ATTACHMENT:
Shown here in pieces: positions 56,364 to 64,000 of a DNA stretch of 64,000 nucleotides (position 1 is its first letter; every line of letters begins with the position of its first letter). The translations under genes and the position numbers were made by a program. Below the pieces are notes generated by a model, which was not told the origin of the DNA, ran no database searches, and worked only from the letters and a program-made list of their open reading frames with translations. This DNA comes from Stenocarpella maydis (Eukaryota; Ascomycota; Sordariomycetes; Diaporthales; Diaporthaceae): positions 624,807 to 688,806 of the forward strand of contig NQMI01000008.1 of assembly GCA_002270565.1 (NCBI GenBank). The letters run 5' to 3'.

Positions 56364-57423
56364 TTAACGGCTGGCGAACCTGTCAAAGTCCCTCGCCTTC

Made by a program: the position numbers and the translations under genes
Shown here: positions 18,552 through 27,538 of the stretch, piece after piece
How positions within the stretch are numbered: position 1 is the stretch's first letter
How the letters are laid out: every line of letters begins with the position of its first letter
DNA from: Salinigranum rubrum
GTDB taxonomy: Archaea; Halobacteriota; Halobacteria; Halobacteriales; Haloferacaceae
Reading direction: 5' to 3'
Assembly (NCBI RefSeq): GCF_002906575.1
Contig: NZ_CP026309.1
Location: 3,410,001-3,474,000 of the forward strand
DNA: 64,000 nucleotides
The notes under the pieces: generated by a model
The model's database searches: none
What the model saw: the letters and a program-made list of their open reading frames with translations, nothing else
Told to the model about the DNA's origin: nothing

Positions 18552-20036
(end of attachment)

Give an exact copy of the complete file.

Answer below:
Shown here in pieces: positions 56,364 to 64,000 of a DNA stretch of 64,000 nucleotides (position 1 is its first letter; every line of letters begins with the position of its first letter). The translations under genes and the position numbers were made by a program. Below the pieces are notes generated by a model, which was not told the origin of the DNA, ran no database searches, and worked only from the letters and a program-made list of their open reading frames with translations. This DNA comes from Stenocarpella maydis (Eukaryota; Ascomycota; Sordariomycetes; Diaporthales; Diaporthaceae): positions 624,807 to 688,806 of the forward strand of contig NQMI01000008.1 of assembly GCA_002270565.1 (NCBI GenBank). The letters run 5' to 3'.

Positions 56364-57423
56364 TTAACGGCTGGCGAACCTGTCAAAGTCCCTCGCCTTC

Made by a program: the position numbers and the translations under genes
Shown here: positions 18,552 through 27,538 of the stretch, piece after piece
How positions within the stretch are numbered: position 1 is the stretch's first letter
How the letters are laid out: every line of letters begins with the position of its first letter
DNA from: Salinigranum rubrum
GTDB taxonomy: Archaea; Halobacteriota; Halobacteria; Halobacteriales; Haloferacaceae
Reading direction: 5' to 3'
Assembly (NCBI RefSeq): GCF_002906575.1
Contig: NZ_CP026309.1
Location: 3,410,001-3,474,000 of the forward strand
DNA: 64,000 nucleotides
The notes under the pieces: generated by a model
The model's database searches: none
What the model saw: the letters and a program-made list of their open reading frames with translations, nothing else
Told to the model about the DNA's origin: nothing

Positions 18552-20036